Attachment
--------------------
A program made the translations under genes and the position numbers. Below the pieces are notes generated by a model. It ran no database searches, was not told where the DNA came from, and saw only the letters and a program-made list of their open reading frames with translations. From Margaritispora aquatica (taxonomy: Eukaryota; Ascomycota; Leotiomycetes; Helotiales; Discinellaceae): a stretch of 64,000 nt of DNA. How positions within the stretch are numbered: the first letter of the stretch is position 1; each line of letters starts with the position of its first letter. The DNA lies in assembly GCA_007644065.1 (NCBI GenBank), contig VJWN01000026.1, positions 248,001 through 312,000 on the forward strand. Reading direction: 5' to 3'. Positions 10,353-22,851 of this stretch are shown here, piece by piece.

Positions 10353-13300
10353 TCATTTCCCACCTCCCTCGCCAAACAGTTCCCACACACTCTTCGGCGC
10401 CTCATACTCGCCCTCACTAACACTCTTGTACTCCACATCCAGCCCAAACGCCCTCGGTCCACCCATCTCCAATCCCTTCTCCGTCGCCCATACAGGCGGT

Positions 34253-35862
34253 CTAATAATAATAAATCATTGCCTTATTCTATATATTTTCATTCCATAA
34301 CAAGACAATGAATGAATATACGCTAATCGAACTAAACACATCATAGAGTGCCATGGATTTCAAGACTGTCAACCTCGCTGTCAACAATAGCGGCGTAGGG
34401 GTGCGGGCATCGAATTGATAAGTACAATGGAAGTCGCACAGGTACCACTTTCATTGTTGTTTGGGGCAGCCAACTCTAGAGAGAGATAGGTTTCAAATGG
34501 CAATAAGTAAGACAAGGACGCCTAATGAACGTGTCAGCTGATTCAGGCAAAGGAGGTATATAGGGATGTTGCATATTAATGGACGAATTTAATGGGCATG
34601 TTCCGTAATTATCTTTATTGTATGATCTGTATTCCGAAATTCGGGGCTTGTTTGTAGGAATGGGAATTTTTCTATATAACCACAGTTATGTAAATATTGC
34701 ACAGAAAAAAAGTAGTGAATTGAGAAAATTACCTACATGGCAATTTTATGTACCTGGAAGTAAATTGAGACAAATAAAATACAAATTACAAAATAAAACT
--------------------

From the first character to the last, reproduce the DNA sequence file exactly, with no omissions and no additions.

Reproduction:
A program made the translations under genes and the position numbers. Below the pieces are notes generated by a model. It ran no database searches, was not told where the DNA came from, and saw only the letters and a program-made list of their open reading frames with translations. From Margaritispora aquatica (taxonomy: Eukaryota; Ascomycota; Leotiomycetes; Helotiales; Discinellaceae): a stretch of 64,000 nt of DNA. How positions within the stretch are numbered: the first letter of the stretch is position 1; each line of letters starts with the position of its first letter. The DNA lies in assembly GCA_007644065.1 (NCBI GenBank), contig VJWN01000026.1, positions 248,001 through 312,000 on the forward strand. Reading direction: 5' to 3'. Positions 10,353-22,851 of this stretch are shown here, piece by piece.

Positions 10353-13300
10353 TCATTTCCCACCTCCCTCGCCAAACAGTTCCCACACACTCTTCGGCGC
10401 CTCATACTCGCCCTCACTAACACTCTTGTACTCCACATCCAGCCCAAACGCCCTCGGTCCACCCATCTCCAATCCCTTCTCCGTCGCCCATACAGGCGGT

Positions 34253-35862
34253 CTAATAATAATAAATCATTGCCTTATTCTATATATTTTCATTCCATAA
34301 CAAGACAATGAATGAATATACGCTAATCGAACTAAACACATCATAGAGTGCCATGGATTTCAAGACTGTCAACCTCGCTGTCAACAATAGCGGCGTAGGG
34401 GTGCGGGCATCGAATTGATAAGTACAATGGAAGTCGCACAGGTACCACTTTCATTGTTGTTTGGGGCAGCCAACTCTAGAGAGAGATAGGTTTCAAATGG
34501 CAATAAGTAAGACAAGGACGCCTAATGAACGTGTCAGCTGATTCAGGCAAAGGAGGTATATAGGGATGTTGCATATTAATGGACGAATTTAATGGGCATG
34601 TTCCGTAATTATCTTTATTGTATGATCTGTATTCCGAAATTCGGGGCTTGTTTGTAGGAATGGGAATTTTTCTATATAACCACAGTTATGTAAATATTGC
34701 ACAGAAAAAAAGTAGTGAATTGAGAAAATTACCTACATGGCAATTTTATGTACCTGGAAGTAAATTGAGACAAATAAAATACAAATTACAAAATAAAACT